The average price of a home in the UK is now £220,962, after dropping by more than £7,000 in April. According to Halifax, house prices plummeted during the first quarter of the year, with prices decreasing by 3.1% between March and April 2018, and evidence pointing towards a further market slowdown.
While UK’s average house prices have grown consistently on a year-on-year basis, this year, the growth rate has decreased by 0.5 percent at 2.2%, compared to 2.7% last year. While the number of mortgage approvals witnessed a fall in March, fewer homes were sold between February and March. Moreover, low consumer confidence, combined with shrinking disposable incomes has also cast a further pall over the market. Halifax further revealed that its Housing Market Confidence Tracker found optimism in the housing market was at a five year low, although it did affirm that many consumers were more positive about growth going forward.
The effects of the property slowdown are already becoming apparent, especially in London, widely assumed to be the most expensive city in Britain. Recent Land Registry data reveals that parts of London and other areas are already experiencing big price falls this year. The news has been met with positivity by first-time buyers, who are keen to leverage their chance of getting on the property ladder. Especially considering the steady climb of house prices over the last decade has made home ownership a distant dream for millions of people. Moreover, agents have also greeted price corrections with enthusiasm, as these may help in the recovery of transaction levels and improve business activity.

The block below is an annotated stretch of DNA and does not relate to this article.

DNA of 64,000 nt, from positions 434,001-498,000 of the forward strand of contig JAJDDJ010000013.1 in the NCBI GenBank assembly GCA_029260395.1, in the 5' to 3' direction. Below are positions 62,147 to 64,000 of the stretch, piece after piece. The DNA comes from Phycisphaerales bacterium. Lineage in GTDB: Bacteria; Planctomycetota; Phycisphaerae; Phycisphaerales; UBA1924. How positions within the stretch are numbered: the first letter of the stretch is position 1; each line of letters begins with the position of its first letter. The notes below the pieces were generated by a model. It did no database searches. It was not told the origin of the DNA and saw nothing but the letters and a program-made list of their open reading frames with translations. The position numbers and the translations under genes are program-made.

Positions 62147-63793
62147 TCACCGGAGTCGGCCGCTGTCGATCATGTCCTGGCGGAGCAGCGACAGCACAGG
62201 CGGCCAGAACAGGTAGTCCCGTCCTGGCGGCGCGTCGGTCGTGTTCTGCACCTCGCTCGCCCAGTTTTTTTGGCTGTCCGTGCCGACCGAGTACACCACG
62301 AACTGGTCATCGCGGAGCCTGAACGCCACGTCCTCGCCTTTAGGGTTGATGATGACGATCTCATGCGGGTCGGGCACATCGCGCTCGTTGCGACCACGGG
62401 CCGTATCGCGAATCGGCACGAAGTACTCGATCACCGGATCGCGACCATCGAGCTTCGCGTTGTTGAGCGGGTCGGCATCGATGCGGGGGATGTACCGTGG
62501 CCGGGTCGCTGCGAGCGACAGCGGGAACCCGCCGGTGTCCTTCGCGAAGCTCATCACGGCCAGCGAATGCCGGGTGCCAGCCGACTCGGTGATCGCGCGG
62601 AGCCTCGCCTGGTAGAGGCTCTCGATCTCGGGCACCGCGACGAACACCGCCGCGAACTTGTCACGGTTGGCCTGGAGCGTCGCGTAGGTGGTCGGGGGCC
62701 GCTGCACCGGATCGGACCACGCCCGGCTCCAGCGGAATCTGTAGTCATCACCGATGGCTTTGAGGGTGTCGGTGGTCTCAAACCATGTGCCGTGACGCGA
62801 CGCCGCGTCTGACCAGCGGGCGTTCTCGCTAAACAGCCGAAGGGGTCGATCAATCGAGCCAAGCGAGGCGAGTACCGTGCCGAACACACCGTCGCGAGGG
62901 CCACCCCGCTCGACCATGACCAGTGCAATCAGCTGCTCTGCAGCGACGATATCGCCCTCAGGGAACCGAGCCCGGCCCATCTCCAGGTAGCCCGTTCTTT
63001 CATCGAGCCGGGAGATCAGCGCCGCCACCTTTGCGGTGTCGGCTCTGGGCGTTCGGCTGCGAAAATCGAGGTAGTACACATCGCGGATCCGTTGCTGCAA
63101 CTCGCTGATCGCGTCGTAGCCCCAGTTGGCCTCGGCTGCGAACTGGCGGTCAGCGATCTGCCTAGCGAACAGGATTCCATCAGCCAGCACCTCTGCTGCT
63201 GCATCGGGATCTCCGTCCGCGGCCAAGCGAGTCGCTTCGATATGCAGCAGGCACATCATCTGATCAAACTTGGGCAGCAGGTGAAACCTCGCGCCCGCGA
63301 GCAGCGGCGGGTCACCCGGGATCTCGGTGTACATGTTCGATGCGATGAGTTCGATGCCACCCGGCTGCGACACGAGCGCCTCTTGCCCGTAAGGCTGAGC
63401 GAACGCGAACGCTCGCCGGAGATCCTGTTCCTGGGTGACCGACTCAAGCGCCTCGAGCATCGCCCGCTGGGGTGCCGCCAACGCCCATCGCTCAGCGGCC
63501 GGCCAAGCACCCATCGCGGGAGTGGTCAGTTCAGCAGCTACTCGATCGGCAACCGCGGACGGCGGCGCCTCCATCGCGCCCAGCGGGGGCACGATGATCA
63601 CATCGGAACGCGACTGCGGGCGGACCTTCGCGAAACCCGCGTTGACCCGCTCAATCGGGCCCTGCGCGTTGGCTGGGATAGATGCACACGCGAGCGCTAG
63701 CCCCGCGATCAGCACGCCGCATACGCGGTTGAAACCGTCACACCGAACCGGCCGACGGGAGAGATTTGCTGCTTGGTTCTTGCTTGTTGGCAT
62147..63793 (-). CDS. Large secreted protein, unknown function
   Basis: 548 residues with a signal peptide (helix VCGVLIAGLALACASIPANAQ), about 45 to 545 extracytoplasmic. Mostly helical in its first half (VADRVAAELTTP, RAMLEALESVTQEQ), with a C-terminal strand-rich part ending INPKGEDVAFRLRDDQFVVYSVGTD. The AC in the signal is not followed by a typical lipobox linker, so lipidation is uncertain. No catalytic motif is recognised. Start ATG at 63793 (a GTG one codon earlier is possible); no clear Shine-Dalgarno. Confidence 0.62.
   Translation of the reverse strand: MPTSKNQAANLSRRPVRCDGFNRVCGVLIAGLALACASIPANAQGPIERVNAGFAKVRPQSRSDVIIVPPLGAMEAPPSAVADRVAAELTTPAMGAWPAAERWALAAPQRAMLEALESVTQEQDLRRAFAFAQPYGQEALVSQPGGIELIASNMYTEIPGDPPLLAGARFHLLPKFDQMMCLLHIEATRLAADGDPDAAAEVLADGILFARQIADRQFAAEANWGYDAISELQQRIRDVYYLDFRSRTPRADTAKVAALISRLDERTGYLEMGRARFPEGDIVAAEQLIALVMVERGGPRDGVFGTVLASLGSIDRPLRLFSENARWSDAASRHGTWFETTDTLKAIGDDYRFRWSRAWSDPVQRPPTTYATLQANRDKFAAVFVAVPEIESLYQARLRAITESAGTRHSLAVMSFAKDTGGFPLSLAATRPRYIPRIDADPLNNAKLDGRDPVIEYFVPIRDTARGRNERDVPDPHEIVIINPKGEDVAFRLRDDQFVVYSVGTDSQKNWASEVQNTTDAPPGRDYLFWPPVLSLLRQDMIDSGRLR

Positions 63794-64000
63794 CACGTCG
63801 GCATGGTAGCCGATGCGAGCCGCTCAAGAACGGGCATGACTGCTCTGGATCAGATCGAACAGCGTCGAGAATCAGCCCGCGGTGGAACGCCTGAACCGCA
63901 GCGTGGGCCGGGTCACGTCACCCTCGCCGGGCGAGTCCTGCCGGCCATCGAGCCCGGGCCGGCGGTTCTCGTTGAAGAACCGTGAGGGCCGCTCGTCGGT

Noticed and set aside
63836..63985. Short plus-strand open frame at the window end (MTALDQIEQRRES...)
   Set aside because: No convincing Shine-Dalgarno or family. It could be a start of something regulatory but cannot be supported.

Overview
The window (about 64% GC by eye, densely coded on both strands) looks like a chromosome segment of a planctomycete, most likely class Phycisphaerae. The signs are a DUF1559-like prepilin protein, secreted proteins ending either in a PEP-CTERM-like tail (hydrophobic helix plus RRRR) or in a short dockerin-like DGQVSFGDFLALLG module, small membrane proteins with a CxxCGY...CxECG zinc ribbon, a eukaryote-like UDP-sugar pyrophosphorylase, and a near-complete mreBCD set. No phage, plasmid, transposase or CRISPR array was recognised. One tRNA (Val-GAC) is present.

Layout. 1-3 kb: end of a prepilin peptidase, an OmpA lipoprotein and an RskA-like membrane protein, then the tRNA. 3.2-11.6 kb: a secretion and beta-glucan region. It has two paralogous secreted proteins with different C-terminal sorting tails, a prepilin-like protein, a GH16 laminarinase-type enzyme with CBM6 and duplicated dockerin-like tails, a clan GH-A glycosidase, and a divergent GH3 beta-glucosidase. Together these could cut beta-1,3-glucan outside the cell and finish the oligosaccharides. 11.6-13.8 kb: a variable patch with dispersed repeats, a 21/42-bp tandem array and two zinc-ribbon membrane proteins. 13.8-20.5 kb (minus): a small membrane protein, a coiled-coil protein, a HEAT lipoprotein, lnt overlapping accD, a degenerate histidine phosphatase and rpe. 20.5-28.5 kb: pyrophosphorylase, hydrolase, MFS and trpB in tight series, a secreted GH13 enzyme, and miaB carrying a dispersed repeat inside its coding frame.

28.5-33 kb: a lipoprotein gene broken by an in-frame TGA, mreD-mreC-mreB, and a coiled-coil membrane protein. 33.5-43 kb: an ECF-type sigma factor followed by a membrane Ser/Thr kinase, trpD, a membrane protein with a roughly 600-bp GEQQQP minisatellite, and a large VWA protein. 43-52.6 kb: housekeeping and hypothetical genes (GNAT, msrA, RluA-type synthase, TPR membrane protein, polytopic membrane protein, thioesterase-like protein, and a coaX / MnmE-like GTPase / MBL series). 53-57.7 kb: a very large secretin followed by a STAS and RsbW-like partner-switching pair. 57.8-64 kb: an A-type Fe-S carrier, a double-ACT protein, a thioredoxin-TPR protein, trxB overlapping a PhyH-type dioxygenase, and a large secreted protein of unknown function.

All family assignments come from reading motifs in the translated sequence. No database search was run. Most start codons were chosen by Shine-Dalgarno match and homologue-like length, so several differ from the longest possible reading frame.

Forecasts suggest that if the slowdown continues for the rest of the year, 2018 may prove to be the least active year for the housing market since 2013. However, property market watchers seem to think this a remote possibility, and unlikely to spell a meaningful fall in house prices. The ready availability of mortgages, low mortgage rates, and the fact that the demand continues to exceed the supply will ensure a big fall in house prices is at best a short-lived occurrence.